Bargaining at a tilted table
WHILE President Bush points to low unemployment and a resurgent stock market as signs of a strong economy, most Americans don’t feel so bullish. Median incomes are flat, healthcare costs are soaring, pensions are being de-funded and corporate employers are threatening to shred the social contract with their employees that has prevailed for 60 years.
The balance of economic power has become increasingly one-sided, and one reason is that a key institution -- the National Labor Relations Board, the country’s chief arbiter of labor disputes -- remains solidly in anti-worker hands. Although a quasi-judicial entity appointed by the president and empowered to adjudicate labor disputes, the NLRB actually sets the rules that govern those disputes and thereby exerts an enormous influence over who prevails. In case after case, the Republican-dominated board has taken positions that have hurt American workers.
In one recent case, the Oakwood Healthcare decision, the board found (by its usual 3-2 Republican majority) that a group of Michigan nurses are excluded from the protection of the nation’s most important labor laws on the spurious grounds that they are “supervisors,” not employees. In one stroke, these workers -- and potentially tens of thousands of others -- lost the right to be in a union and to advocate collectively for workplace improvements.
The same day as the Oakwood decision in late September, the board also cut back on the right of employees to wear union buttons at work. That case arose out of a dispute in San Diego at the W Hotel, which, according to its owner, the Starwood Hotels & Resorts chain, seeks to give its guests a “wonderland” hotel experience where they get “whatever they want, whenever they want it.” For its employees, however -- mostly low-paid Latino laborers -- the hotel is no wonderland. Some wore buttons bearing four words -- “Justice Now! Justicia Ahora!” -- and the name of their union. The W demanded workers take them off.
The NLRB sided with the W because the buttons were “controversial.” W guests now need not worry about having their wonderland experience marred by seeing employees exercise their 1st Amendment rights. That rule is now precedent and can be applied to workers in labor disputes across the country.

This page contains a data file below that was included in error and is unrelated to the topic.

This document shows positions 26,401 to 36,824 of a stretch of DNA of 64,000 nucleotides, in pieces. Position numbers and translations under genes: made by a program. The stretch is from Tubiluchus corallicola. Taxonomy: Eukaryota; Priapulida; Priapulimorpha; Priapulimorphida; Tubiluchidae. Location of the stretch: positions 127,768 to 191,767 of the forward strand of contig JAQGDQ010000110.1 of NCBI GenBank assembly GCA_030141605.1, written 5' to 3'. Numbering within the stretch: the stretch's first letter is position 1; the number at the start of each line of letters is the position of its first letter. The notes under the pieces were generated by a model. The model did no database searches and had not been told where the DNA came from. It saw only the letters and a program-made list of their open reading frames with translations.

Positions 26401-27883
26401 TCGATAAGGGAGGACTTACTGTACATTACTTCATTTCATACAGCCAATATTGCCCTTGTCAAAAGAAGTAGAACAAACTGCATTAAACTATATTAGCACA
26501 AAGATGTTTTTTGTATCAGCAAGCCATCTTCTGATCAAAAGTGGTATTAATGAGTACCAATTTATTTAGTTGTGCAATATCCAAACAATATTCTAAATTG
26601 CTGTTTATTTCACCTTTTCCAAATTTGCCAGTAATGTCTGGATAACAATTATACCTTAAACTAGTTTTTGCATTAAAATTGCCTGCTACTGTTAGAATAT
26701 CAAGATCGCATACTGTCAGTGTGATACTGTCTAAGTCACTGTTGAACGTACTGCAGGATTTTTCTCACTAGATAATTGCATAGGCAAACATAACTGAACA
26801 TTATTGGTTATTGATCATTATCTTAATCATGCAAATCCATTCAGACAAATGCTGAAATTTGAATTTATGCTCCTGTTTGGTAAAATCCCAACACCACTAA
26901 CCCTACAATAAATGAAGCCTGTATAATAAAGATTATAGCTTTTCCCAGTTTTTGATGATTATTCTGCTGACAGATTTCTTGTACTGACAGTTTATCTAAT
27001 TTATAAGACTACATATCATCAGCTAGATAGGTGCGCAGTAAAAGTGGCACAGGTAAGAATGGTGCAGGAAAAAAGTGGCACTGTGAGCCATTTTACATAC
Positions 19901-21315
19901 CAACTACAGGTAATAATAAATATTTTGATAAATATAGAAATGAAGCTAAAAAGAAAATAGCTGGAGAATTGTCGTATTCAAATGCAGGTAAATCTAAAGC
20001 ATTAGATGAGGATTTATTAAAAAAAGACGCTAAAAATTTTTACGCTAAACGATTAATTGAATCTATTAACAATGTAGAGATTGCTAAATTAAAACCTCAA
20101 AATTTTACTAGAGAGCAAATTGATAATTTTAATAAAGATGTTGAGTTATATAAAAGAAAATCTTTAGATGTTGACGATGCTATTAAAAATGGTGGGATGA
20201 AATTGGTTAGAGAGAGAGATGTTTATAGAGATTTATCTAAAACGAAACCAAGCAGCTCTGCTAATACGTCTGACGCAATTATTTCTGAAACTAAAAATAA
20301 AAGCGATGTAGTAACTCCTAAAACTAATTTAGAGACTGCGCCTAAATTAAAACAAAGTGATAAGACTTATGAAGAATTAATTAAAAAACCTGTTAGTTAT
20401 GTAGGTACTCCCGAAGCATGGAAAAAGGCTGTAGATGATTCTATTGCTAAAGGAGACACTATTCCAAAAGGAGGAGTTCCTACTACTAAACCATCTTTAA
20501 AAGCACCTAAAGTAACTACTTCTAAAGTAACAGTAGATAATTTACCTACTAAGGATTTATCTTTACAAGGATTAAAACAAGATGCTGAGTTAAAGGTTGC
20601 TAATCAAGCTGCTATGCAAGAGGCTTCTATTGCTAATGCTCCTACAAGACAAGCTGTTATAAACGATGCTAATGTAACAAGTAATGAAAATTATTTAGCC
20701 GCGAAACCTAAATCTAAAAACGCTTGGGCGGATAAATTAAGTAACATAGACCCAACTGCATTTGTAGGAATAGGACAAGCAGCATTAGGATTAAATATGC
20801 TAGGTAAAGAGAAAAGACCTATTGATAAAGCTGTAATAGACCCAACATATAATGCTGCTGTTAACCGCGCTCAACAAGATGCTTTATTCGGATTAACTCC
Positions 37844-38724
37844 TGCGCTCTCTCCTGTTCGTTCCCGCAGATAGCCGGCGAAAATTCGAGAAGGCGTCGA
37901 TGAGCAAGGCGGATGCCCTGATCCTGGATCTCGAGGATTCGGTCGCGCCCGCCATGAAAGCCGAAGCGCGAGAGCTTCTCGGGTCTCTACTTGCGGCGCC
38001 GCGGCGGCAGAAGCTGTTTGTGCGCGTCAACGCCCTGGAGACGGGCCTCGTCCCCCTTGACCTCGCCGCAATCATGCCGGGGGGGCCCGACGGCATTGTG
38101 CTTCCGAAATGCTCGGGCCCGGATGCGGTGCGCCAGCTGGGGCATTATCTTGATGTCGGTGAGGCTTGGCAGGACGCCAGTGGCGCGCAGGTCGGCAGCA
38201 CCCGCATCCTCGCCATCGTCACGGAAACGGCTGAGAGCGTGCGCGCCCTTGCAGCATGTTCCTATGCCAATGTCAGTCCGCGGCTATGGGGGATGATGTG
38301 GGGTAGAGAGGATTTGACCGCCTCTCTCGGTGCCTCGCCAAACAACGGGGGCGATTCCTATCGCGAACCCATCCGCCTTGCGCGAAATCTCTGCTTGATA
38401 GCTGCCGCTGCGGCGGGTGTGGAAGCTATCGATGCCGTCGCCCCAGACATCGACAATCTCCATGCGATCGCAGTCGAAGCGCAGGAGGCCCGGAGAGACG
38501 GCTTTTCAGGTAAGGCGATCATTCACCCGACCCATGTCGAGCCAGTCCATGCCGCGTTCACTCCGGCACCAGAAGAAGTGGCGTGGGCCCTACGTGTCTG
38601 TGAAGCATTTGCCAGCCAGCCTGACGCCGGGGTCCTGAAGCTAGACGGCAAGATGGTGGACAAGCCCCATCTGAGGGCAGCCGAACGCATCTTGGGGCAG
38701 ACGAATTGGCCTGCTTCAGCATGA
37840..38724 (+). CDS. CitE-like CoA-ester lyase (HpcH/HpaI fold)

But what happened in San Diego is nothing compared to what happened to workers in Jacksonville, Texas, just the day before. Back in 2000, the employees of a small meat-cutting department at a Jacksonville Wal-Mart voted to unionize. A week later, Wal-Mart announced that it was phasing out in-store meat-cutting departments nationwide. It took six years for the NLRB to conclude that Wal-Mart had unlawfully retaliated against workers trying to unionize. Even then, the board disregarded the ruling of its own administrative law judge and decided that, even though Wal-Mart violated the law, it can’t be ordered to restore the unionized meat department.
These are just the latest among dozens of anti-worker NLRB decisions in recent years. The cumulative effect has been devastating, particularly in a global economy in which workers’ rights are being eroded in the face of lowest-common-denominator labor conditions in places such as China and India.
A nationwide study by the University of Illinois at Chicago found that:
* 30% of employers fire pro-union workers.
* 49% threaten to close a work site when workers try to unionize.
* 82% hire consultants to fight union-organizing drives.
* 91% force employees to attend anti-union meetings with supervisors.
“Our research clearly shows that firings, bribes and threats are pervasive,” said Nik Theodore, director of the university’s Center for Urban Economic Development. “These actions greatly impede workers’ ability to form unions.”
In 1935, when Congress enacted the National Labor Relations Act, it held the philosophy that protecting the right to organize helped to restore “equality of bargaining power between employers and employees” and even to remove “sources of industrial strife” and to “safeguard commerce” from injury. Congress clearly saw workers’ rights as good for the overall economy. Today, however, the Republican-dominated and anti-worker NLRB is motivated by a much different philosophy.
Congress could begin rectifying the situation by passing the Employee Free Choice Act, which already has 215 co-sponsors in the House and 43 in the Senate, perhaps more once Democrats take control of Congress in January. The act would make it less difficult to form a union and authorize stronger penalties for retaliation against workers seeking to unionize.
Democratic congressional leaders need to recognize that many hardworking Americans haven’t received their fair share of the recent economic recovery. It’s time to change the rules so that the economy works for all of us instead of some of us.